Posts Tagged ‘mascarpone’

Tiramisu

September 29, 2012

My favorite dessert is hands down tiramisu. Not because it is an Italian food (although that doesn’t hurt) but because there is something about coffee-soaked ladyfingers, chocolate and cream filling that just makes me happy. And I mean REALLY happy.

But it always seemed such a daunting task to actually make it by hand, and therefore my experience had been limited to restaurants. But, for Valentine’s Day last year, I decided of all desserts to know how to make, this one seemed essential. The only “hard” thing about this dish is planning ahead, since you need to make it the night before consuming. But otherwise, I was pleasantly surprised at the simplicity. Do be careful of soaking the ladyfingers too long, as they will fall apart in your hands. The good news is, after destroying a few, I started getting the hang of it!

Thanks to Gourmet for this recipe which will now be my default when I am craving my favorite sweet treat. Bon Appetit!

TIRAMISU

6 Servings

  • 3 large eggs, separated
  • 3/4 cup sugar
  • 1 (8-oz) container mascarpone cheese (1 scant cup)
  • 1/2 cup chilled heavy cream
  • 2 cups very strong brewed coffee or brewed espresso, cooled to room temperature
  • 2 tablespoons sweet Marsala wine
  • 18 savoiardi (crisp Italian ladyfingers, 6 oz)
  • 1/4 cup fine-quality bittersweet chocolate shavings (not unsweetened; made with a vegetable peeler) or 2 tablespoons unsweetened cocoa powder

Beat together yolks and 1/2 cup sugar in a large bowl with an electric mixer at medium speed until thick and pale, about 2 minutes. Beat in mascarpone until just combined.

Beat whites with a pinch of salt in another bowl with cleaned beaters until they just hold soft peaks. Add remaining 1/4 cup sugar a little at a time, beating, then continue to beat whites until they just hold stiff peaks. Beat cream in another bowl with cleaned beaters until it just holds soft peaks. Fold cream into mascarpone mixture gently but thoroughly, then fold in whites.

Stir together coffee and Marsala in a shallow bowl. Dip 1 ladyfinger in coffee mixture, soaking it about 4 seconds on each side, and transfer to an 8-inch glass baking dish (2-quart capacity). Repeat with 8 more ladyfingers and arrange in bottom of dish, trimming as needed to fit snugly. Spread half of mascarpone mixture evenly over ladyfingers. Make another layer in same manner with remaining ladyfingers and mascarpone mixture. Chill tiramisu, covered, at least 6 hours.

Just before serving, sprinkle with chocolate.

Mac and Cheese with Pancetta

March 3, 2009

img_01651There is something about Mac and Cheese that just screams comfort food, and seems to make you feel all warm inside when the winter weather is dreadful.

Mac and cheese is one of those classics that I have about 10 recipes for – the classic, butternut squash, etc. But, the following recipe is one of my favorites. Reason one – pancetta. Reason two – the mixture of cheeses.

Pancetta, Italian bacon, is one of my favorite ingredients. It has all of the greasy goodness of bacon but without the smoky flavor that can sometimes distract. This recipe can surely be made without it if you want, but unless you are a vegetarian, I wouldn’t consider omission.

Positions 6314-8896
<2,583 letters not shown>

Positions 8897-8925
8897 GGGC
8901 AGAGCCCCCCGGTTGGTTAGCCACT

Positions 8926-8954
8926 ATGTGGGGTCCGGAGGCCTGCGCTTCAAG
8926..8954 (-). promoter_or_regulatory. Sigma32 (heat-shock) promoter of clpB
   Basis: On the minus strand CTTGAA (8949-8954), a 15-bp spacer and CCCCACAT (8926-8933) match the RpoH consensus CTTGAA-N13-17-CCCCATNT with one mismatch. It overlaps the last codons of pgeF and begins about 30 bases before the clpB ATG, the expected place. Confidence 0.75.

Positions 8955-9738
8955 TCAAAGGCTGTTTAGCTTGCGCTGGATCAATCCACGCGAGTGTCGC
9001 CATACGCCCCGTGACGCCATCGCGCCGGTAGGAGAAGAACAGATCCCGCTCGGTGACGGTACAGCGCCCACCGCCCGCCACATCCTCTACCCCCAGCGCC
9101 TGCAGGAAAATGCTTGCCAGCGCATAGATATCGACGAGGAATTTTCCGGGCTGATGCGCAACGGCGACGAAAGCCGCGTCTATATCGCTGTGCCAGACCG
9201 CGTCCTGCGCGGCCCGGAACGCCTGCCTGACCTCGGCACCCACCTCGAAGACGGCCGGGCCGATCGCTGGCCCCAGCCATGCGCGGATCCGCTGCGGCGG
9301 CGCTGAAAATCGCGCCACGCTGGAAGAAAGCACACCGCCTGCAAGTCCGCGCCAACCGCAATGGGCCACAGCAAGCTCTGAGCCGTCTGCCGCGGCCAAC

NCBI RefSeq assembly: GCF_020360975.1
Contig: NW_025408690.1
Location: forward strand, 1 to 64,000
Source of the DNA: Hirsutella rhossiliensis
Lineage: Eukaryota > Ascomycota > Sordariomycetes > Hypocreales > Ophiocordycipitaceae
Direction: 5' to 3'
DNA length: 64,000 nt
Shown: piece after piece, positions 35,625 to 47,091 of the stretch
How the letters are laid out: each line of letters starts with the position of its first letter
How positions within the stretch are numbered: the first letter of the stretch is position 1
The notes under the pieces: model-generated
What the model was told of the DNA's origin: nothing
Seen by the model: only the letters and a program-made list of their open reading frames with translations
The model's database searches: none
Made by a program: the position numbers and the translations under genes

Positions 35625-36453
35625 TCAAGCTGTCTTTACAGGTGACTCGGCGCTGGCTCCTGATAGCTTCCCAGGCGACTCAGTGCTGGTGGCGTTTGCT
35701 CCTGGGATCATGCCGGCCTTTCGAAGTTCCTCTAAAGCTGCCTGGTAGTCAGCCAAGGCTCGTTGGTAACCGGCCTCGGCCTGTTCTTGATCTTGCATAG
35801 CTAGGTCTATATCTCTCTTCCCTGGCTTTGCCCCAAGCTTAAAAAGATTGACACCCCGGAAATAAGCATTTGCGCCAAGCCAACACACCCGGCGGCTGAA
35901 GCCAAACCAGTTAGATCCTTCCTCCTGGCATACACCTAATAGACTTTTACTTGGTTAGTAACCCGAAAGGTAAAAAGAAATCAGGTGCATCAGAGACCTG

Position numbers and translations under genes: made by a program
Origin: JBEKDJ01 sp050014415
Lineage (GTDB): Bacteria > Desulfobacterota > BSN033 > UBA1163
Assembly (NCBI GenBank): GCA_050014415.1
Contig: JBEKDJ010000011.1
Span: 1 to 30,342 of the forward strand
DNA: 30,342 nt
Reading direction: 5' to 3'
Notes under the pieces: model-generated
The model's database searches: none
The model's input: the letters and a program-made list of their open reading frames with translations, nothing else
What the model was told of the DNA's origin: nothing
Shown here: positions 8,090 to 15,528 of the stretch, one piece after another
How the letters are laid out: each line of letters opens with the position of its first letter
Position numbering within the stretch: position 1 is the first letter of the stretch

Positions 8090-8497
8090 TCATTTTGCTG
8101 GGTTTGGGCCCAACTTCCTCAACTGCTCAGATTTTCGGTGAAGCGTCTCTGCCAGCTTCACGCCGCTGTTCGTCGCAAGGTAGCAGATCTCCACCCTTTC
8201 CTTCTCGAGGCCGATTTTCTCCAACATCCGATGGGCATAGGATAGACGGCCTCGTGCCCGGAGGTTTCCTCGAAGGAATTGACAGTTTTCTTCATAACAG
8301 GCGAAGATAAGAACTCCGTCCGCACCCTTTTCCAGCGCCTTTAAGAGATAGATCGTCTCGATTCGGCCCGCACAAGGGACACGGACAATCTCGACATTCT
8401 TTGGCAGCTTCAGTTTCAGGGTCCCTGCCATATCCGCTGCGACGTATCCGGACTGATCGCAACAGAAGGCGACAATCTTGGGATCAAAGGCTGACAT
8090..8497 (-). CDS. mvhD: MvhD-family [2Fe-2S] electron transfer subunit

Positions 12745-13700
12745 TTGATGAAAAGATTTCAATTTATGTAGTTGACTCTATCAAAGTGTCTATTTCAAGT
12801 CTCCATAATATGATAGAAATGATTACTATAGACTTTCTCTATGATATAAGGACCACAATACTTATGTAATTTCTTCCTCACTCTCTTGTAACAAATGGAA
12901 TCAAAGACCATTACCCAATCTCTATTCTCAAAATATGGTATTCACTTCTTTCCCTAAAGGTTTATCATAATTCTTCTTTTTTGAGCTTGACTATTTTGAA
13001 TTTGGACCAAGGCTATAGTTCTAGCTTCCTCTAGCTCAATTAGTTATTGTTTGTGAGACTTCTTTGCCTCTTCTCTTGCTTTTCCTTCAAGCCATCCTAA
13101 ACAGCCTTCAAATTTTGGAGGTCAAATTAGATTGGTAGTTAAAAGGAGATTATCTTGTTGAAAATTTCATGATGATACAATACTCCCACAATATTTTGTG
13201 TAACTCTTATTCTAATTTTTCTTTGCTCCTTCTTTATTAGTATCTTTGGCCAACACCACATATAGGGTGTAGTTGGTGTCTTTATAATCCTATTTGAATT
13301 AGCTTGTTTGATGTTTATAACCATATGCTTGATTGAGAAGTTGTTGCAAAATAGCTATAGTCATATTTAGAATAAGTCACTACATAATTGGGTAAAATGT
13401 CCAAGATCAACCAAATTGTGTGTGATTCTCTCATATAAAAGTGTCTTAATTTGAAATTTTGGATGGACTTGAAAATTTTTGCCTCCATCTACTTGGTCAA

The cheeses are another reason I love this recipe. It not only has the classic cheddar but also a little Parmesan for some saltiness/sharpness and mascarpone for a tangy kick (you could probably use cream fraiche for the same flavor).

The recipe is attributed to Bon Appetit. I cut it in half so it works with an 8×8 pan and is the perfect amount for 4 (or a very hungry 2!).

SIDE NOTE – The recipe calls for Panko, which is a Japanese breadcrumb. Although you could certainly substitute regular breadcrumbs, I highly recommend you take the time to go down your international food aisle and pick them up. I promise once you use them, you will never go back to regular breadcrumbs!

MAC AND CHEESE WITH PANCETTA
4 tablespoons butter, divided
4 oz thinly sliced pancetta, coarsely chopped
1/2 cup finely chopped onion
1/2 (or less to taste) teaspoon dried crushed red pepper
1 garlic clove, minced
1/8 cup all purpose flour
1 3/4 cups whole milk
2 cups coarsely grated sharp cheddar cheese
1/2 cup finely grated Parmesan cheese
4-5 oz container mascarpone cheese (generally this is half of a standard size container)
3/4 cup panko (Japanese breadcrumbs)
1/4 cup chopped fresh parsley
1/2 pound elbow macaroni

Melt 1/2 tablespoon butter in large deep skillet over medium-high heat. Add pancetta; saute until crisp, about 6 minutes. Add onion and saute until tender, about 5 minutes. Add crushed red pepper and garlic, stir 1 minute. Stir in 1.5 tablespoons butter; allow to melt, then add flour and stir 1 minute. Gradually whisk in 1 3/4 cups milk, simmer until thick enough to coat spoon thickly, stirring frequently, about 5 minutes. Remove from heat. Whisk in cheeses. Whisk in more milk by small amounts until sauce is thick but pourable. Season with salt and pepper.

Melt 2 tablespoons butter in large nonstick skillet over medium-high heat. Add panko and stir until very light golden, about 5 minutes. Remove from heat. Stir in parsley.

Preheat oven to 350 degrees. Lightly butter 8×8 glass baking dish. Cook pasta in large pot of boiling salted water until just tender but still firm to bite. Drain well. Return pasta to pot. Add warm cheese sauce, toss to coat. Season with salt and pepper. Transfer mixture to prepared baking dish. Sprinkle crumb mixture evenly over. Bake mac and cheese until heated through and topping is golden brown, about 30 minutes.


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